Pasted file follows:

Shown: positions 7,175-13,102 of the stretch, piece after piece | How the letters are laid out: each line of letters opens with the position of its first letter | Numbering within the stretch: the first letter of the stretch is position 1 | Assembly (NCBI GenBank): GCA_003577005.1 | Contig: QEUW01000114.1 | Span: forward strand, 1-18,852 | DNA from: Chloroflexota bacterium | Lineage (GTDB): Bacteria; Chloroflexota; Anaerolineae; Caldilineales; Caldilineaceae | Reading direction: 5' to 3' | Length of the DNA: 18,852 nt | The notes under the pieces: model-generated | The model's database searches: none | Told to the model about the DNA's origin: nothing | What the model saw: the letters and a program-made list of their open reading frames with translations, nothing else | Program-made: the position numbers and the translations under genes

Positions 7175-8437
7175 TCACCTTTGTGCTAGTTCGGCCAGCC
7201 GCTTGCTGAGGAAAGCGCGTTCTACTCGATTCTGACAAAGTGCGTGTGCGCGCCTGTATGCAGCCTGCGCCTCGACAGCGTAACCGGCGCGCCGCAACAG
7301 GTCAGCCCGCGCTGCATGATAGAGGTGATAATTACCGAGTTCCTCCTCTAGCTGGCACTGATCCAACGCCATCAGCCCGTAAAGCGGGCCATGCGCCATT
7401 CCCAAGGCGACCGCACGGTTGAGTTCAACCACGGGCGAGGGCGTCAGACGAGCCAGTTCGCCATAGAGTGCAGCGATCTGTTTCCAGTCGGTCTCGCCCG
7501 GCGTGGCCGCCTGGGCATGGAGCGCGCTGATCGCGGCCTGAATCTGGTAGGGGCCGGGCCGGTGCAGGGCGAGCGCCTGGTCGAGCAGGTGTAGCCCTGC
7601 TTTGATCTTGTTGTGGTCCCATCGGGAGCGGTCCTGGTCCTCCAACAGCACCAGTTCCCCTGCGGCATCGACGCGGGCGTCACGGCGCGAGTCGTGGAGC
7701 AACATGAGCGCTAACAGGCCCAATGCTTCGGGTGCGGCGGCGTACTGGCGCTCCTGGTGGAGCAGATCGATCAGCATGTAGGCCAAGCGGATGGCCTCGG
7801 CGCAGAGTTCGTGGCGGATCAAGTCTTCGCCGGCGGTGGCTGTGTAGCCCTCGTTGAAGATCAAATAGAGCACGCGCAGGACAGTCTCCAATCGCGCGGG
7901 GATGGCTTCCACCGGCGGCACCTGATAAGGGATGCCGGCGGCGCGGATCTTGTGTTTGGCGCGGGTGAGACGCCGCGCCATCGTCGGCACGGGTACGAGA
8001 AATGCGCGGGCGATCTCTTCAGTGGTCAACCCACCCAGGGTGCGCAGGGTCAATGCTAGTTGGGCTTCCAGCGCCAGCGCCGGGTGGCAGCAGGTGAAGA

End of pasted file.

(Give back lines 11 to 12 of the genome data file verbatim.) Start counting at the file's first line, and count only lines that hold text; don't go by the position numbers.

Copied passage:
7901 GATGGCTTCCACCGGCGGCACCTGATAAGGGATGCCGGCGGCGCGGATCTTGTGTTTGGCGCGGGTGAGACGCCGCGCCATCGTCGGCACGGGTACGAGA
8001 AATGCGCGGGCGATCTCTTCAGTGGTCAACCCACCCAGGGTGCGCAGGGTCAATGCTAGTTGGGCTTCCAGCGCCAGCGCCGGGTGGCAGCAGGTGAAGA